She thought my father only moderately unwell, wanting novelty. Captain Bulsted agreed with me that it would be prudent to go and fetch him. At the door of the City hall stood Andrew Saddlebank, grown to be simply a larger edition of Rippenger’s head boy, and he imparted to us that my father was ‘on his legs’ delivering a speech: It alarmed me. With Saddlebank’s assistance I pushed in.
‘A prince! a treacherous lover! an unfatherly man!’
Those were the words I caught: a reproduction of many of my phrases employed in our arguments on this very subject.
He bade his audience to beware of princes, beware of idle princes; and letting his florid fancy loose on these eminent persons, they were at one moment silver lamps, at another poising hawks, and again sprawling pumpkins; anything except useful citizens. How could they be? They had the attraction of the lamp, the appetite of the hawk, the occupation of the pumpkin: nothing was given them to do but to shine, destroy, and fatten. Their hands were kept empty: a trifle in their heads would topple them over; they were monuments of the English system of compromise. Happy for mankind if they were monuments only! Happy for them! But they had the passions of men. The adulation of the multitude was raised to inflate them, whose self-respect had not one prop to rest an, unless it were contempt for the flatterers and prophetic foresight of their perfidy. They were the monuments of a compromise between the past and terror of the future; puppets as princes, mannikins as men, the snares of frail women, stop-gaps of the State, feathered nonentities!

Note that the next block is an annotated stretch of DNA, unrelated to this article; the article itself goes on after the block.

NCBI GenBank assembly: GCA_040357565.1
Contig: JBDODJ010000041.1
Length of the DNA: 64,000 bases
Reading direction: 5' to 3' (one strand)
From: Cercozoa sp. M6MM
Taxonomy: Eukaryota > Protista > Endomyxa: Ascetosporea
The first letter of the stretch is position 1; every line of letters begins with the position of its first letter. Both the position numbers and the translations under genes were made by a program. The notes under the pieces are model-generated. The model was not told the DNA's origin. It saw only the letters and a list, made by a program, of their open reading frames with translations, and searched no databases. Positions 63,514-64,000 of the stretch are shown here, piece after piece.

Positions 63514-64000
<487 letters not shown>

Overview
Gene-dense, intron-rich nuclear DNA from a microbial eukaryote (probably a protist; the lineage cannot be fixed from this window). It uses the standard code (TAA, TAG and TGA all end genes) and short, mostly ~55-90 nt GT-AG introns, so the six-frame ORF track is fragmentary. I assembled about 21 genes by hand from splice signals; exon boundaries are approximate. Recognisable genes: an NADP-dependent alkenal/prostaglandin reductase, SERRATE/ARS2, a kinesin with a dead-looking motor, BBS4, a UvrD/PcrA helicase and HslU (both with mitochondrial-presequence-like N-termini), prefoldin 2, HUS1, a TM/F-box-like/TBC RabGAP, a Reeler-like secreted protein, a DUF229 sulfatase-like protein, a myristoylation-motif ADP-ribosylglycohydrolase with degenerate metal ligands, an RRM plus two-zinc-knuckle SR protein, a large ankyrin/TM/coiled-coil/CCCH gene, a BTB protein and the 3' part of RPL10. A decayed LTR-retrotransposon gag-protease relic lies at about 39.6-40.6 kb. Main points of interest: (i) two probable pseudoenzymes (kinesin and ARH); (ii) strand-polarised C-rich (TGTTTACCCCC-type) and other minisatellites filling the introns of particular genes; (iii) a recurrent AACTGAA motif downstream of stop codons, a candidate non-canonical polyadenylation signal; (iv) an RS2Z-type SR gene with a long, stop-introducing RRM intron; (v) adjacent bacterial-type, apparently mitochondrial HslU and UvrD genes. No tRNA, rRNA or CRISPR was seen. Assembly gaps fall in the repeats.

So far (but not in epigram) he marshalled the things he had heard to his sound of drum and trumpet, like one repeating a lesson off-hand. Steering on a sudden completely round, he gave his audience an outline of the changes he would have effected had he but triumphed in his cause; and now came the lashing of arms, a flood of eloquence. Princes with brains, princes leaders, princes flowers of the land, he had offered them! princes that should sway assemblies, and not stultify the precepts of a decent people ’by making you pay in the outrage of your morals for what you seem to gain in policy.’ These or similar words. The whole scene was too grotesque and afflicting. But his command of his hearers was extraordinary, partly a consolation I thought, until, having touched the arm of one of the gentlemen of the banquet and said, ’I am his son; I wish to remove him,’ the reply enlightened me: ’I ’m afraid there’s danger in interrupting him; I really am.’
They were listening obediently to one whom they dared not interrupt for fear of provoking an outburst of madness.